Amy Felegy | MPR News

“Kids who really are passionate about the words that they are performing, the dedication that they have to their craft and to their teammates. I don’t know if that’s something that sets us apart necessarily, but it’s certainly something that I’ve seen,” he said.

That dedication is a pillar of speech steams across the state.

“The advantage that we have is that the best speech state — and I don’t think you can argue that — is Minnesota,” Meyer-Larson said. “And so every weekend, those metro teams, northern Minnesota teams, teams from all over Minnesota teach us how it’s done.” She adds her students also benefit from competing at and attending national competitions.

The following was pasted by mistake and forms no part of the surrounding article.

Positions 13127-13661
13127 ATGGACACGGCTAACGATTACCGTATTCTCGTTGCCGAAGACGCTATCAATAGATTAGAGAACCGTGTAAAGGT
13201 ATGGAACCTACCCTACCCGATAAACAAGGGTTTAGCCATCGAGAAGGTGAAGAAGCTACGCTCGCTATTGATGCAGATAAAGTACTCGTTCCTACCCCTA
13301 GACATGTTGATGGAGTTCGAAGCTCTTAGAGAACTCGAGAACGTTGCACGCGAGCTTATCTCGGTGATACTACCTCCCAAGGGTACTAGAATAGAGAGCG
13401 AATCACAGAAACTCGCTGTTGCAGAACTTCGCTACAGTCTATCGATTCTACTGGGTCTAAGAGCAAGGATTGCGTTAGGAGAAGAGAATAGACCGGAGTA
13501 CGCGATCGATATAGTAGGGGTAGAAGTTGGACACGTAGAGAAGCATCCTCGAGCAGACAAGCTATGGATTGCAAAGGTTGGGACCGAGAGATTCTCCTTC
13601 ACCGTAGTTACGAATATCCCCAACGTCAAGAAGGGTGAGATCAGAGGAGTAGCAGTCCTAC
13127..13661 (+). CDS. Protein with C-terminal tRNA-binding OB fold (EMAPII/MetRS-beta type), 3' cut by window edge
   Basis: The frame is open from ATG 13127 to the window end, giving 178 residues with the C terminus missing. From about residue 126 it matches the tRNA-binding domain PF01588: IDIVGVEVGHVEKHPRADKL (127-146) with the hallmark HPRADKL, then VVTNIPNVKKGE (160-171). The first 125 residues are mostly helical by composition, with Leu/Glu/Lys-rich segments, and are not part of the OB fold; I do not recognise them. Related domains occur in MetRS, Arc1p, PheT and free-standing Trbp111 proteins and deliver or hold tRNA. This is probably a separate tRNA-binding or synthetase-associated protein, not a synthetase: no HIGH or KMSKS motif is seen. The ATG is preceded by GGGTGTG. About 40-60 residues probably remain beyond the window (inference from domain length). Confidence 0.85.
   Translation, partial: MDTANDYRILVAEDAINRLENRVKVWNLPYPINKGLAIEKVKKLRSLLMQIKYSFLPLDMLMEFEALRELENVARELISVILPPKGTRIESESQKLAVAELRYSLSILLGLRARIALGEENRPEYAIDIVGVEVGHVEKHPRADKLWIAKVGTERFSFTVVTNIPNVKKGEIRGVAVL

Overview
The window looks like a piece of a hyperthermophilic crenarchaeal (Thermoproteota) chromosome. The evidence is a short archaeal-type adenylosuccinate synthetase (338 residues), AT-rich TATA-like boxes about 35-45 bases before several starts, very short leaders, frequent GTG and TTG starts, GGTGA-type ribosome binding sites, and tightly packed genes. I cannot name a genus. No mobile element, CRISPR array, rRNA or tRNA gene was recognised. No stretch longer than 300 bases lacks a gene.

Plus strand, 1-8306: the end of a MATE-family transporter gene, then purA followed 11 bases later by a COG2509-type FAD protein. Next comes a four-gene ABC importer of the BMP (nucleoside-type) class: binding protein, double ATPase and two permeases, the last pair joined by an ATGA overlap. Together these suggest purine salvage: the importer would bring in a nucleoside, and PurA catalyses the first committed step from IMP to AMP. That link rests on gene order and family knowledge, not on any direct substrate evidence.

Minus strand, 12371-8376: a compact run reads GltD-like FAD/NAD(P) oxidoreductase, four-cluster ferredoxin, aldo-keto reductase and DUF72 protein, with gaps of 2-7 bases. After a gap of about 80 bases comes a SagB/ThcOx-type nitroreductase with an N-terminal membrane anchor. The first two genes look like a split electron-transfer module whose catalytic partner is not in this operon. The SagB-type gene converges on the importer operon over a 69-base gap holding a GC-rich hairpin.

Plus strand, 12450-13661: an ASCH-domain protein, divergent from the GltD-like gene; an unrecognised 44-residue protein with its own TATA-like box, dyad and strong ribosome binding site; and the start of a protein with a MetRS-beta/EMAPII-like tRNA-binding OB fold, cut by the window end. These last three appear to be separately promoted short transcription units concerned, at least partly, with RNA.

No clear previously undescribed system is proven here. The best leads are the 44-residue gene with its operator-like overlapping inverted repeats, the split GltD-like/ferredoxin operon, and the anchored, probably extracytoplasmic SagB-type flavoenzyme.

Team captain Christiansen also credits the closeness of members of her team.

“Iron sharpens iron. And so like, we’re competing against each other, which pushes us to be better … everybody wants everybody to do well. And I think that’s why we do so well. It’s because we do it together,” she said.

Through prose and great speeches, team captain Maya Weiler said she’s become an advocate for “communities that don’t often get a voice.” A senior, she plans to work in the nonprofit sector after graduation.

“As much as it’s sad that it’s ending — speech in itself — but like, the lessons I’ve learned from it aren’t stopping for me whatsoever, because I’m gonna keep using everything that I learned in this activity throughout the rest of my life.”

The High School League’s Doherty knows it. These kids are our future community leaders, she said.